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  • Writer's picturePastor Mike

August 06 2023


Today, Sunday August 06

A Call to Worship


Psalm 81:1-5

To the Chief Musician. On an instrument of Gath. A Psalm of Asaph.


“Sing aloud to God our strength; Make a joyful shout to the God of Jacob. Raise a song and strike the timbrel, The pleasant harp with the lute. Blow the trumpet at the time of the New Moon, At the full moon, on our solemn feast day. For this is a statute for Israel, A law of the God of Jacob. This He established in Joseph as a testimony, When He went throughout the land of Egypt, Where I heard a language I did not understand.”


Today is Sunday, the “first day” of the week, a day that has been recognized for centuries by Christians as a special day of week that has been set aside to come together with God’s people to experience and enjoy cooperate worship. The Jewish people meet together for the reading of the Law and worship on Saturday, the “seventh day” of the week that is call Sabbath, the day of rest. We believe the disciples of Jesus begin gathering on the “first day” because it is the day of the week that Jesus rose from grave.


I mention all of that to say it is interesting that on this Sunday morning, as we begin looking at Psalm 81, that it is basically a call to worship by a man named Asaph. Remember that there were a number of men named Asaph in Israel’s history. The “original” Asaph was one of David’s three chief Musicians that was appointed by him to lead worship in Jerusalem and the tabernacle after he became king. Asaph’s sons and descendants formed a musical guild within the Levitical tribe that continued this ministry for centuries to come. We find them mentioned in Ezra 2:41, when the captives return from Babylon.


According to the titles given to most of the Psalms, we know that at least 12 of them were written by a man named Asaph. Psalm 81 is another of the Psalms of Asaph, those belonging to an Asaph collection, possibly grouped together because of similarities of thought, style, and purpose. The Asaph Psalms are marked for their prophetic character and their emphasis on the sanctuary. When it comes to Psalm 81, we have no clue at all as to when this Psalm was written. It is considered one of the historical Psalms in that it recounts afresh the early history of Israel.


In Psalm 81, Asaph called the people together to worship the Lord (vv. 1-5), but then the Lord's messenger received a special message from God and delivered it to the people (vv. 6-10). The occasion was a stated feast on the Jewish calendar, but we are not told which feast it was. Passover is suggested by verses 5-7 and 10, but the mention of the new moon and the full moon in verse 3, suggests Trumpets and Tabernacles.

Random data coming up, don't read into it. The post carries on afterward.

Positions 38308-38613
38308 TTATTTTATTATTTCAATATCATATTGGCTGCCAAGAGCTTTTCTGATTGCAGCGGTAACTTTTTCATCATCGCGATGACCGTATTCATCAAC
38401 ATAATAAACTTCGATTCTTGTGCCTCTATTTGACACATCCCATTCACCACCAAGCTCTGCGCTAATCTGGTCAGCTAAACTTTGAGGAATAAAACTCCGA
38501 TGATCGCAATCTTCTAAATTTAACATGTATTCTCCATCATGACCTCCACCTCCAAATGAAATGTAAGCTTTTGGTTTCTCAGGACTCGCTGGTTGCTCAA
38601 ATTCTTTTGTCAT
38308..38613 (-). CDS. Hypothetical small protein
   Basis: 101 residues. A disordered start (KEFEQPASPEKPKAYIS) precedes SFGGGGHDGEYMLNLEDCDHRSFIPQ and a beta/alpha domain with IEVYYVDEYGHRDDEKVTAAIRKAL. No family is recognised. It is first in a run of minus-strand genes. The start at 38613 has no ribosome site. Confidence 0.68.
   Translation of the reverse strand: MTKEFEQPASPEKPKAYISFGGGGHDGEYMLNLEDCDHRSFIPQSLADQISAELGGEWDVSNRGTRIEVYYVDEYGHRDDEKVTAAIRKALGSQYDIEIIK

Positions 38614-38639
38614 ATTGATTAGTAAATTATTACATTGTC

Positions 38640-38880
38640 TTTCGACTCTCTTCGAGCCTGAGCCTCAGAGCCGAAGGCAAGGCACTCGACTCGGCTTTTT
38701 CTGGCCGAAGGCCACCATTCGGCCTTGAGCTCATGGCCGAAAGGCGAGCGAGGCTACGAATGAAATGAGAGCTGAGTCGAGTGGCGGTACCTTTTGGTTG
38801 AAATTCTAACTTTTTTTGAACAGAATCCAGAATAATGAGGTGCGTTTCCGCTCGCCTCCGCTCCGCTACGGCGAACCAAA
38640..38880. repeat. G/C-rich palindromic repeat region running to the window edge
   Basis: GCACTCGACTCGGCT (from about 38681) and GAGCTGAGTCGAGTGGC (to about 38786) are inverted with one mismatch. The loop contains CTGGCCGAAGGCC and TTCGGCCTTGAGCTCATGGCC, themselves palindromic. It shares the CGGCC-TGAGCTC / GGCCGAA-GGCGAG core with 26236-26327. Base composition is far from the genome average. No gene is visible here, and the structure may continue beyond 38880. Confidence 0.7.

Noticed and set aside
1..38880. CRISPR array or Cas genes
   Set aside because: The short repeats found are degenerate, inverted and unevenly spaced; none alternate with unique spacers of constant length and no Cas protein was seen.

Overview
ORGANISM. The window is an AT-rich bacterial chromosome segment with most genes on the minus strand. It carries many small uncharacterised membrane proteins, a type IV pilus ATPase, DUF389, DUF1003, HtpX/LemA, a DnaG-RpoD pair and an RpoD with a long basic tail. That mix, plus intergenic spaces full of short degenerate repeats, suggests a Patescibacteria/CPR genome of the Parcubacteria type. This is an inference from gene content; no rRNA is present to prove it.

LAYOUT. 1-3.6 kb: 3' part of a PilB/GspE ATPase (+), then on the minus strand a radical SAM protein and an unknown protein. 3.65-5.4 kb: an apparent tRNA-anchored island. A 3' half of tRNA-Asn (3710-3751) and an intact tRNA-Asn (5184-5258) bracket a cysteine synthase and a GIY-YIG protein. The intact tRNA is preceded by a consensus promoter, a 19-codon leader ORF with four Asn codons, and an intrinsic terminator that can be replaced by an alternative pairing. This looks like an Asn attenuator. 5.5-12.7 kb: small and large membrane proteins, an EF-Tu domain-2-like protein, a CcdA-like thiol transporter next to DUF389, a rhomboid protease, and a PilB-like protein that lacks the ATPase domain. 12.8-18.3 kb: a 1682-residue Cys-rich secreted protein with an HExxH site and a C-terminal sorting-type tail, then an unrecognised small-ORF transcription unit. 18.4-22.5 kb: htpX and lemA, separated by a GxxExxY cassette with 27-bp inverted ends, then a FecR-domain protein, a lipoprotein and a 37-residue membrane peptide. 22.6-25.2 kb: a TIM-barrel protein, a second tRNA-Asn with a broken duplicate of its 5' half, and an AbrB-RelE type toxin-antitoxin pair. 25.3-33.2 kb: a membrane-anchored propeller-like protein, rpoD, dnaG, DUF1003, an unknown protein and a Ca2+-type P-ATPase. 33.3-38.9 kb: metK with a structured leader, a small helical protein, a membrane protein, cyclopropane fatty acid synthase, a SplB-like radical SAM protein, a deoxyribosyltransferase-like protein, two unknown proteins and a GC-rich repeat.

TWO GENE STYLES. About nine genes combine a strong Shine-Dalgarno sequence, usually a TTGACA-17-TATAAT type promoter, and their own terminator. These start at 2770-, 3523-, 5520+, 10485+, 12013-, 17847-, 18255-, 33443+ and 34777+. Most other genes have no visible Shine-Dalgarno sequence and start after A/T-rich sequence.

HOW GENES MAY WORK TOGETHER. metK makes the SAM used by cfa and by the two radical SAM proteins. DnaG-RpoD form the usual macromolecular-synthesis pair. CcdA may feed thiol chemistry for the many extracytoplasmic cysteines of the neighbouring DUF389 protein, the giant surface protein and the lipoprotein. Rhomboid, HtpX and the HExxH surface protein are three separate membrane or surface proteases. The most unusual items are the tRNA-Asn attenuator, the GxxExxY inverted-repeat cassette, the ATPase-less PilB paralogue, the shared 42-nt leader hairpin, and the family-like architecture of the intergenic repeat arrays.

The Jewish religious year begins in the month of Nisan (our March-April), during which the Feast of Passover is celebrated (Ex. 12). The civil year begins with Tishri (our September-October), the seventh month in the religious year, during which the Jews celebrate the Feast of Trumpets (first day, "Rosh Hashanna"), the Day of Atonement (tenth day, "Yom Kippur"), and the Feast of Tabernacles (days fifteen to twenty-two). (See Lev. 23:23-44 and Num. 29.) The first day would be “new moon” and the fifteenth day the “full moon”.


The trumpets mentioned here are not the silver trumpets (Num. 10) but the "shofar," the ram's horn, as was used at Jericho (Josh. 6). This argues for the occasion being the Feast of Tabernacles, although perhaps Asaph blended Passover and Tabernacles, for they go together. Passover celebrated the deliverance from Egypt and Tabernacles the Lord's care of His people during their wilderness years. Tabernacles was also a joyful harvest festival. The Psalm reminds us of three different aspects of true worship.


The leader first called everyone together to praise God's Name (vv. 1-5). This included the people (v. 1), the musicians (v. 2), and the priests to blow the trumpets (v. 3). In the Old Testament Law, you find stated times of worship (the weekly Sabbath, the annual feasts, etc.) as well as spontaneous times of worship (at the defeat of the enemy, for example). Both are essential to balanced worship, and both should focus on the goodness of the Lord.


If all worship were personal and spontaneous, there would be diversity but no unity; but if all worship only followed a schedule, there would be uniformity and no diversity. Both voices and instruments were used in worship. The nation is called "Jacob, Israel, and Joseph" (vv. 4-5). Jacob and his wives built the family, and Joseph preserved them alive in Egypt. God gave Jacob the name "Israel," which means "he strives with God and prevails" (Gen. 32:22-32).


I trust that on this Lord’s Day you will join with others in unity to praise and worship our risen Savior!


God bless!

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1 Comment


briggins0
Aug 06, 2023

Amen, thank you, Mike!

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